Methodology 100 starts at 102 and 104 where User A selects User B as the intended recipient of a message. For example, User A could select authorized User “Scott” in FIG. 9 as one of the authorized users of the IM application who is currently logged-on to the network server and who is visible to User A. More particularly, User A designates Scott as a selected entry from the first group by executing a mouse click which causes a first group selection signal to be generated. In response to this first group selection signal, the application program interface (API) retrieves from the storage device associated with User A's computer system an associated first set of menu entries for Scott, each representing an available action with respect to him. Resultantly, a pop up menu 206 appears as shown in FIG. 10 to display these available actions on the monitor. Since Scott's panel was originally displayed in a blue font, indicating that User A is in possession of Scott's public key, the available options which are displayed correspond to an ability to send a message to Scott, send a file to Scott, view prior correspondences associated with Scott, rename Scott to another name, or activate the floating panel associated with Scott. Another option identified as “confirm user” is shown in FIG. 10 but this is not available since User A's computer system is already in possession of Scott's public key. Were this not the case, then Scott's associated panel in FIG. 10 would preferably be in a purple font, and only the “confirm user” menu entry would be available to User A, such that client A would need to first obtain Scott's public key prior to being able to transmit data to him.
  • [0106]
    As would be understood by those skilled in the art, with reference to FIG. 10 and elsewhere herein, upon depressing the mouse button, User A's application software locates the position of the mouse relative to the location of the application. It then finds the object within the application that was the intended recipient of the mouse click, known as the sender. The sender, depressed mouse button, shift-state and X-Y coordinates are passed to a function within User A's application software. The sender is cast to a local instance of the panel, and the program then extracts the name of the panel and creates an instance of MyClients, which refers to a data structure in the form of a vector containing a listing of all users and pertinent status data, as needed. The program then loops through all of the clients until a match is found. When a match is found, the client object is stored in a global variable. The program then checks to see if the application is in possession of the client's (Scott's) public key, which is indicated by a boolean key value. If the program has the key, then the “send message”, “send file”, “view history”, “rename” and the “float” buttons are all enabled and the “confirm user” button is disabled. The opposite holds true if the program does not have the key. The next thing that is checked in the function whether the associated user is invisible to client A. If User Scott is invisible, then nothing happens. If User Scott is visible to client A, as is the case here, then the program examines which mouse button was pressed. If the left mouse button was pressed, then the program does nothing. If the right mouse button was pressed, then a Windows API function call is made to determine the exact location of the mouse at the time of the click. Upon locating the mouse, the pop up menu of FIG. 10 is then displayed.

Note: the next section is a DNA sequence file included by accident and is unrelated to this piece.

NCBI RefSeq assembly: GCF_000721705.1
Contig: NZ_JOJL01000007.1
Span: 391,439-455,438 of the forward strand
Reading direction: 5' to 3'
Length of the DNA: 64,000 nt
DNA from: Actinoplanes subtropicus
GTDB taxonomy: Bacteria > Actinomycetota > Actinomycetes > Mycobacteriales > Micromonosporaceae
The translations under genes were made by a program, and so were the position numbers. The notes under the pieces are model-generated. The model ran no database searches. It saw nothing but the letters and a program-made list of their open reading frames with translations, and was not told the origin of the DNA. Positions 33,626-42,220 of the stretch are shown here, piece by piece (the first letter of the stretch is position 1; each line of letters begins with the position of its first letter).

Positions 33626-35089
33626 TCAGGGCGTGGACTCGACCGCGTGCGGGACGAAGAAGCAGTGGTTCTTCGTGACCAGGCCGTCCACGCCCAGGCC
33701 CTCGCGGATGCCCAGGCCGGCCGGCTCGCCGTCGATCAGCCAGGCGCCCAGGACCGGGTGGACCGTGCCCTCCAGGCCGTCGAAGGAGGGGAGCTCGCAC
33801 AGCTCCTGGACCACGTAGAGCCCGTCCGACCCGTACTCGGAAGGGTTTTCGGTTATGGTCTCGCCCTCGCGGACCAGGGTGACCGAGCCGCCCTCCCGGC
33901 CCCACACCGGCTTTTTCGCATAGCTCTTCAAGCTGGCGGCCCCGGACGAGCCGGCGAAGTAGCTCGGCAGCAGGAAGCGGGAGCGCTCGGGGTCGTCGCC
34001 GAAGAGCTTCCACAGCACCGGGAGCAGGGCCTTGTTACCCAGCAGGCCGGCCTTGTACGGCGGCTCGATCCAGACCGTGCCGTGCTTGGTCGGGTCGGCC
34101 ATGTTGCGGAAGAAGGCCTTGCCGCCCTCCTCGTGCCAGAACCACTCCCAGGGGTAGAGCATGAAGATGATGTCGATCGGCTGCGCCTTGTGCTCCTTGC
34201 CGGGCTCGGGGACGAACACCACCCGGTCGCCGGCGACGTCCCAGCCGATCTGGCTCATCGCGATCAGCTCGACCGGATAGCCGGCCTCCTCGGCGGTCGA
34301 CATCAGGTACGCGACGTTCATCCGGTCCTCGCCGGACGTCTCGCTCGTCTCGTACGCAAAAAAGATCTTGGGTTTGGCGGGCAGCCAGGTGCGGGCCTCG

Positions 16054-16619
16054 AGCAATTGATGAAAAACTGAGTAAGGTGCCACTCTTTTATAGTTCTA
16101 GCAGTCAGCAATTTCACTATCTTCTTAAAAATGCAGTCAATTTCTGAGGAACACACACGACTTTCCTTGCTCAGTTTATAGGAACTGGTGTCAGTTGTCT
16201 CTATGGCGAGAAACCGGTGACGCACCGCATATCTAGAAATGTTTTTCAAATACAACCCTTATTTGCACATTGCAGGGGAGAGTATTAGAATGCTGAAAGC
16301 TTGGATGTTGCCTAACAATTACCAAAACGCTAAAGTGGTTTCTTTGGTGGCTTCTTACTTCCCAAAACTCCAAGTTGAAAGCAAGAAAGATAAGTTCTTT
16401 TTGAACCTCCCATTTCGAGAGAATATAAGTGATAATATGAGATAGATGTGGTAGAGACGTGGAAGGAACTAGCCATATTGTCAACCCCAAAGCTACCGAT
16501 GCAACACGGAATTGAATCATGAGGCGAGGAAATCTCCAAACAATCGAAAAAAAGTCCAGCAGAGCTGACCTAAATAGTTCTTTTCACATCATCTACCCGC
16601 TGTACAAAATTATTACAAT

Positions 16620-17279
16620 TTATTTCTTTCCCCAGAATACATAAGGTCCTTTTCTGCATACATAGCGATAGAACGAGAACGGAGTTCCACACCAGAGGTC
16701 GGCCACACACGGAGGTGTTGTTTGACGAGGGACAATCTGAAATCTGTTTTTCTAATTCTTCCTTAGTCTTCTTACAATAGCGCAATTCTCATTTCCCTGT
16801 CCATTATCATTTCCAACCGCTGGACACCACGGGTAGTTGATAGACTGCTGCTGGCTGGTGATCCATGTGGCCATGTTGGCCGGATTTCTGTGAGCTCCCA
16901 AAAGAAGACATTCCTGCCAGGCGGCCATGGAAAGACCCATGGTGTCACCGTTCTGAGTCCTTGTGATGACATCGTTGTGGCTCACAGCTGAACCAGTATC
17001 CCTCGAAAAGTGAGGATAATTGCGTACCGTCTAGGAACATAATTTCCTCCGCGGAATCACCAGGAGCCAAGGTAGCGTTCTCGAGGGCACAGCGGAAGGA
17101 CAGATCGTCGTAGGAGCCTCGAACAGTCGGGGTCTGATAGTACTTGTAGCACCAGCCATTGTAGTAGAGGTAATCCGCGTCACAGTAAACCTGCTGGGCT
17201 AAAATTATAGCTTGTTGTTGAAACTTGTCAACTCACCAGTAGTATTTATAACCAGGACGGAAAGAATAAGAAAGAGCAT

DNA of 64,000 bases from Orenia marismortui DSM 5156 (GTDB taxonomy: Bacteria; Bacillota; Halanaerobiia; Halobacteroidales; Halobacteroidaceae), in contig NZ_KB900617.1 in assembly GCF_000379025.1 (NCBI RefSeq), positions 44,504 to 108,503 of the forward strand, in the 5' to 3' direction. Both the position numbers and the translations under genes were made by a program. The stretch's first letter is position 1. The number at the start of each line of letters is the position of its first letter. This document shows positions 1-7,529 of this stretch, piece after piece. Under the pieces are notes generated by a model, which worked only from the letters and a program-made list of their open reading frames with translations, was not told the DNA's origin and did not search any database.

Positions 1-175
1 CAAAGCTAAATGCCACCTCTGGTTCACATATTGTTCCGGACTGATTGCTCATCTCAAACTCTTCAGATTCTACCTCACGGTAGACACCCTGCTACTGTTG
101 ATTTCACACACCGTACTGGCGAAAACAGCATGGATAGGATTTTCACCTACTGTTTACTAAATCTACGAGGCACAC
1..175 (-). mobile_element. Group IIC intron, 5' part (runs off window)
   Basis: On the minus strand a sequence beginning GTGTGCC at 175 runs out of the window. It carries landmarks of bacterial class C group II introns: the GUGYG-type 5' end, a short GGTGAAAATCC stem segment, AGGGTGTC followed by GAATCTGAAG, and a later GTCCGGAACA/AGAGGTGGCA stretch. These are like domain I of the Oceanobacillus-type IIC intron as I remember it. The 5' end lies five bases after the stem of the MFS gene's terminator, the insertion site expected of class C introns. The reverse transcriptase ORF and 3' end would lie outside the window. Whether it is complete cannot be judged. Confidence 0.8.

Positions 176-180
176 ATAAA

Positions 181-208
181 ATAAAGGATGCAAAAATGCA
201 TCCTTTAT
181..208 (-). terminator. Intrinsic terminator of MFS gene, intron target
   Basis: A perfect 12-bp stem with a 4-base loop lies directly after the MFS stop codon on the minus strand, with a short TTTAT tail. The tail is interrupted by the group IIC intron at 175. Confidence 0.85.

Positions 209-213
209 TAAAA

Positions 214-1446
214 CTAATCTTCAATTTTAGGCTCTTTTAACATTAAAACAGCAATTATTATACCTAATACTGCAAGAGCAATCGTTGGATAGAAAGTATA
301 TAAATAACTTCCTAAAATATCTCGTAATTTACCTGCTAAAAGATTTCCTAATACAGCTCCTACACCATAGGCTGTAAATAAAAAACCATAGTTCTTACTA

• [0107]